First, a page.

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I have been waiting to write about it, when i started my journey into design there was nobody to hold my hand and tell me what is right or what is wrong.Public horadings, magzines, the font used by the panwalas, the amazing punchline on the trucks, wedding cards were my teachers and still keep giving me lessons & tips. Well inspiration from the “roadside” is all about one’s observation & passion for it, but this post is not about all that. I wanted to share some of the most notable graphic designers in history. Here follows iconic names such as Herb Lubalin, Ivan Chermayeff and Tom Geismar, along with some examples of their logo designs and a brief biographical background.
Born 1918. Died 1981.
Herb Lubalin’s unique contribution to our times goes well beyond design in much the same way that his typographic innovations go beyond the twenty-six letters, ten numerals and the handful of punctuation marks that comprise our visual, literal vocabulary. Lubalin’s imagination, sight and insight have erased boundaries and pushed back frontiers.
As an agency art director, he pushed beyond the established norm of copy-driven advertising and added a new dimension. As a publication designer, he pushed beyond the boundaries that constrained existing magazines—both in form and content. In fact, some said he had pushed beyond the boundaries of “good taste,” though in retrospect that work is more notable today for its graphic excellence than for its purported prurience. Lubalin helped push back the boundaries of the impact and perception of design—from an ill-defined, narrowly recognized craft to a powerful communication medium that could put big, important ideas smack in the public eye.
Born 1914, New York, USA. Died 1996.
Even after his death in 1996, Paul Rand remains one of the most famous graphic designers in the world. He was born Peretz Rosenbaum, on August 15th, 1914, and is renowned for his corporate logo designs.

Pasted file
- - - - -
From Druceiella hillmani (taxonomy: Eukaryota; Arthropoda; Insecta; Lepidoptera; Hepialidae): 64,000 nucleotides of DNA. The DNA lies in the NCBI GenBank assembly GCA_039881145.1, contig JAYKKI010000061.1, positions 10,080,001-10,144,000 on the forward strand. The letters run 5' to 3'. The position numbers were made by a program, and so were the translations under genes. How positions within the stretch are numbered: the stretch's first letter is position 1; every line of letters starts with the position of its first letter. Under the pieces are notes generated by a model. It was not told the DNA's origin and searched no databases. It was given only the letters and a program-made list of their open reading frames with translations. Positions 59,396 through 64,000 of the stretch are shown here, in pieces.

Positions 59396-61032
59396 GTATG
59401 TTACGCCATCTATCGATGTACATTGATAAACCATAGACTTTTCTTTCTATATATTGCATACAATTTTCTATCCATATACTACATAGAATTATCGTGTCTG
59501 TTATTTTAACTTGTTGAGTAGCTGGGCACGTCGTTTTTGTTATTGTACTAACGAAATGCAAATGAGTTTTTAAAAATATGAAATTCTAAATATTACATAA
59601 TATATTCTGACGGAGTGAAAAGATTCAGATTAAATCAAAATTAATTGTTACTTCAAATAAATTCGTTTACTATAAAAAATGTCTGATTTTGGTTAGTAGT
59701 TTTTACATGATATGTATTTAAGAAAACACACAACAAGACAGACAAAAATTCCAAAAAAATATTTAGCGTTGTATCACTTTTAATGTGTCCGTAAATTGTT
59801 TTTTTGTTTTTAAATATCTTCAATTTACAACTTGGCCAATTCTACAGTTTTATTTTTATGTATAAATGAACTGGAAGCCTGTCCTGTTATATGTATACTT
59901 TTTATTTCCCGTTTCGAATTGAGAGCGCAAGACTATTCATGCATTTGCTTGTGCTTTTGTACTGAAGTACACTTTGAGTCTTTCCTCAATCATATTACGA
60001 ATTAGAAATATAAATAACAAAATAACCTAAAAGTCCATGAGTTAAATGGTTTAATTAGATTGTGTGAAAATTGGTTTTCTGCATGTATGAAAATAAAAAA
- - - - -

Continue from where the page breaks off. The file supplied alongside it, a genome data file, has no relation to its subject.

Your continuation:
Rand was educated at the Pratt Institute (1929–1932), and the Art Students League (1933–1934). He was one of the originators of the Swiss Style of graphic design. From 1956 to 1969, and beginning again in 1974, Rand taught design at Yale University in New Haven, Connecticut. Rand was inducted into the New York Art Directors Club Hall of Fame in 1972. He designed many posters and corporate identities, including the logos for IBM, UPS and ABC. Rand died of cancer on November 26th, 1996, and is buried in Beth El Cemetery In Norwalk, CT.
Born in 1932, London, England, Chermayeff is the son of the Chechen architect Serge Ivan Chermayeff. In 1940 he moved to the united states where he has lived ever since. He studied at harvard, the institute of design in chicago, and received a BFA at Yale. whilst at Yale he met Tom Geismar where both designers discovered their shared passion for typography. after graduating Chermayeff worked for Alvin Lustig and CBS in New York.
In 1957 Tom Geismar and Ivan Chermayeff formed Brownjohn, Chermayeff & Geismar with friend and former student of Ivan’s father Robert Brownjohn. renowned for its hard working yet informal atmosphere, BCG began by designing book covers, album covers and corporate identities and soon won more substantial commissions, including the U.S. pavilion at the 1959 Brussels world’s fair. In 1959 Brownjohn left the studio and Chermayeff and Geismar continued to work together. By 1960 the duo had started a craze for abstract corporate symbols with designs for the chase Manhattan bank NBC and others. During their many years of collaboration the pair have produced over 100 corporate symbols.
To be continued…